Thos Kelly on John Woolman

Recent

What I Recalled Watching Netflix

[Television is educational.]   One Saying the same stuff over and over looks like you have different things to say. Two If you’re ever in a below-average film or streaming series, and you beat the tar out of a guy, in a house, and you gaze down in both some shock as also a certain

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Seeking the King

A line everywhere misattributed to Chesterton reads thus: The young man who rings the bell at the brothel is unconsciously looking for God. This line is not from the great [several senses of the word] man who recently celebrated his 150th birthday, but the mid-century most unmodern novelist Bruce Marshall. The words — which do

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He’s the Guy

Those social media posts of ‘this moment in this famous film was totally unscripted!!!’ as if that by itself makes it better miss the point. Moat unscripted material, like most ideas, inventions, ideas, notions, &c … fails — such is the nature of creativity: the best stuff, it is devoutly to be wished, sticks around;

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‘Round Here

Imagine someone, potentially anyone, even you, perhaps, but let us, in any case, say. Yes, you. You pull into the diner – Earl’s, Norm’s, Dinah’s, something like that. A sort-of Googie architecture … but maybe not quite, as if it’d been a little late for the Space Age, and late is the one thing you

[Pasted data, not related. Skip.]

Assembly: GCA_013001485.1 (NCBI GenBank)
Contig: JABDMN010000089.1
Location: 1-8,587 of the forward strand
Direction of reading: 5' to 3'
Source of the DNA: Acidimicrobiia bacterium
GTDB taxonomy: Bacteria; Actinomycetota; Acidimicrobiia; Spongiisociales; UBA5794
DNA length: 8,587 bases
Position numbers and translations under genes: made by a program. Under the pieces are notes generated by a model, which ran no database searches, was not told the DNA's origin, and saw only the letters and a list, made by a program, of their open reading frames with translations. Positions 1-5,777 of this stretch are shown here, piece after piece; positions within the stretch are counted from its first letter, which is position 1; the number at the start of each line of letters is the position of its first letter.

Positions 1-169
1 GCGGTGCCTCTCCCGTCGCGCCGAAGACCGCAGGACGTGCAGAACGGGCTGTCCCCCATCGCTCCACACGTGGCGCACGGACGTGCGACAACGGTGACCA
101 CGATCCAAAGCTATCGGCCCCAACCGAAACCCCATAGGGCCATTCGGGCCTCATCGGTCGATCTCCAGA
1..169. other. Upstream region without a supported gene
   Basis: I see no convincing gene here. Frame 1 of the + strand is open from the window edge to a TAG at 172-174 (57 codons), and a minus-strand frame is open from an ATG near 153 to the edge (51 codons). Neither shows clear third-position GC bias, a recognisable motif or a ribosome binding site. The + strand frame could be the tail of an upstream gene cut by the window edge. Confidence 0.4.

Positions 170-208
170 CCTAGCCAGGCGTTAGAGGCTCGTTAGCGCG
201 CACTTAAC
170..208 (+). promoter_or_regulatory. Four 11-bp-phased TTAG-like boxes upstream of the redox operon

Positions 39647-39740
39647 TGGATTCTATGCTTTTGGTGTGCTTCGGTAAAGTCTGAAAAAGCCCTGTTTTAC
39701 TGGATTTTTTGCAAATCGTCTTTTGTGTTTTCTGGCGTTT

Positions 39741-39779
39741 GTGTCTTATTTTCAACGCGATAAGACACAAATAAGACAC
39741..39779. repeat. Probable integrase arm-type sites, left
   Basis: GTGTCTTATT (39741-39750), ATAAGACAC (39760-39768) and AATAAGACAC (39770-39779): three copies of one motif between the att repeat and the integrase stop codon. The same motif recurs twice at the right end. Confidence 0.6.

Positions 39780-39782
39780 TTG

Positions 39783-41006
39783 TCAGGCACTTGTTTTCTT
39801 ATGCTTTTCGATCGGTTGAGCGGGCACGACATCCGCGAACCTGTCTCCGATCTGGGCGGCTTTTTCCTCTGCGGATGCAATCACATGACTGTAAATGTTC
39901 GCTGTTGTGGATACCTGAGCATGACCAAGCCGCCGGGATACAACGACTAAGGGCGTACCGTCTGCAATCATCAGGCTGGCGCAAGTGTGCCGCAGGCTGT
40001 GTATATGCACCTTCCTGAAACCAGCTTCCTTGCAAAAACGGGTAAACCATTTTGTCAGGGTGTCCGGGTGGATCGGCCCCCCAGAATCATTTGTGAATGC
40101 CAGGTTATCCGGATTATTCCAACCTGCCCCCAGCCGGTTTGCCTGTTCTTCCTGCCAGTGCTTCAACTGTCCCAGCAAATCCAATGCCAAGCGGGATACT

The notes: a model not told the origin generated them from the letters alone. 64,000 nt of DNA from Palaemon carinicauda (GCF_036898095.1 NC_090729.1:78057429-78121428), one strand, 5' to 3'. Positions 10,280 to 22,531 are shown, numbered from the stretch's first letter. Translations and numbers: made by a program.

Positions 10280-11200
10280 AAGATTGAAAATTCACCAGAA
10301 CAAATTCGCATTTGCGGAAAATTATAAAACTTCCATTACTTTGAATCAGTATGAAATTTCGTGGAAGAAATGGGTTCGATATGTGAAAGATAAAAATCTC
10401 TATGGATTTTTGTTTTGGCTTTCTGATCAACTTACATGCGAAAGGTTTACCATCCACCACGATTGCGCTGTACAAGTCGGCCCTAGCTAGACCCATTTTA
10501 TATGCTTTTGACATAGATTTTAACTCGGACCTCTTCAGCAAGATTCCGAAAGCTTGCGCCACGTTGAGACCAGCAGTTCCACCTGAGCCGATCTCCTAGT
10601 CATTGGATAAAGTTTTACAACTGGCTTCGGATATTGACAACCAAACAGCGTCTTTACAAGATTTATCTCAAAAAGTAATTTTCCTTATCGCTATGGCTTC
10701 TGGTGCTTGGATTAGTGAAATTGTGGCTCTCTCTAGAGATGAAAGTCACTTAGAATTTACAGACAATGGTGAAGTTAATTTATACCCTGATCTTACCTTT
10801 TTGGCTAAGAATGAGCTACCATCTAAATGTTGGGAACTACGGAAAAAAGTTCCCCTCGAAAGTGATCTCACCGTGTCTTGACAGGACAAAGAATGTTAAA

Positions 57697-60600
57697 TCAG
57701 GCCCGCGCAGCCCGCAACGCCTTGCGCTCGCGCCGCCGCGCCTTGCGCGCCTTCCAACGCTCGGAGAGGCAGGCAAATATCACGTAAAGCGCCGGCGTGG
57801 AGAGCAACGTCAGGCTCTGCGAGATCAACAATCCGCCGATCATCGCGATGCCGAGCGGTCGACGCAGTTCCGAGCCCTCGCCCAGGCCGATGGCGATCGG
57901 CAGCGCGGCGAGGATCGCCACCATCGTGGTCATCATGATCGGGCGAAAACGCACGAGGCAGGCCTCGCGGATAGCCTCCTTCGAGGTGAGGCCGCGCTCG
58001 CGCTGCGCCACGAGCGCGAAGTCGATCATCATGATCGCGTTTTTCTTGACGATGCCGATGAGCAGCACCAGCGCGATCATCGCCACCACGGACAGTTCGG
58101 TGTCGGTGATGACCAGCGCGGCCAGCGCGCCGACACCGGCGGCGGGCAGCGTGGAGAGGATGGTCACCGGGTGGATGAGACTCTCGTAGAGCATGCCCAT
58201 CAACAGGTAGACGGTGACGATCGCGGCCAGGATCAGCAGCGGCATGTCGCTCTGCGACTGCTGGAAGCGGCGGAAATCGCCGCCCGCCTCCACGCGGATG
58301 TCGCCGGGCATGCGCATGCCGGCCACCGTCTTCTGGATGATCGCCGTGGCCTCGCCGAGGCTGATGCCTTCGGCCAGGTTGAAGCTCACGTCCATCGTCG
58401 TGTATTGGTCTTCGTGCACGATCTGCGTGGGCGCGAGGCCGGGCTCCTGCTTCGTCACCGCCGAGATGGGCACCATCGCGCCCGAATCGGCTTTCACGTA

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Random

Being That Guy

Once after one of my MFA professors had said the work we were reading was neither good nor original, the student who’d produced the pages wailed, But … but this actually happened! So what? He said. * I think François Truffaut said everyone in fiction is crazy, and the problem is to render this craziness

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Shock and Appall

Our system is perfectly designed for the results we’re getting. We worship wealth and crave power. We have a job called “celebrity” and wink at vulgarity and reward villainy. We admire brashness. We randomly excuse or excoriate peccadilloes: depends on the news cycle, the fame or infamy possible, and the money and status of those involved.

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Mad Men: The Imploding Don Draper

It took me the better part of two seasons to realize the story of “Mad Men” was the story of the self-destructing Don Draper. Then again, it took Draper himself at least three. And as the bright and shining lie he’d crafted, arced and crashed at his feet — represented in real time by his

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Who They Are

The poet felt injustice in calling it Fancy Ketchup. The priest said the most grievous sins can be forgiven. * The priest wondered if anyone changed. The poet said he’d seen it often, depending on who was paying. * The poet would punish evil by making them hated by all. The priest would in having

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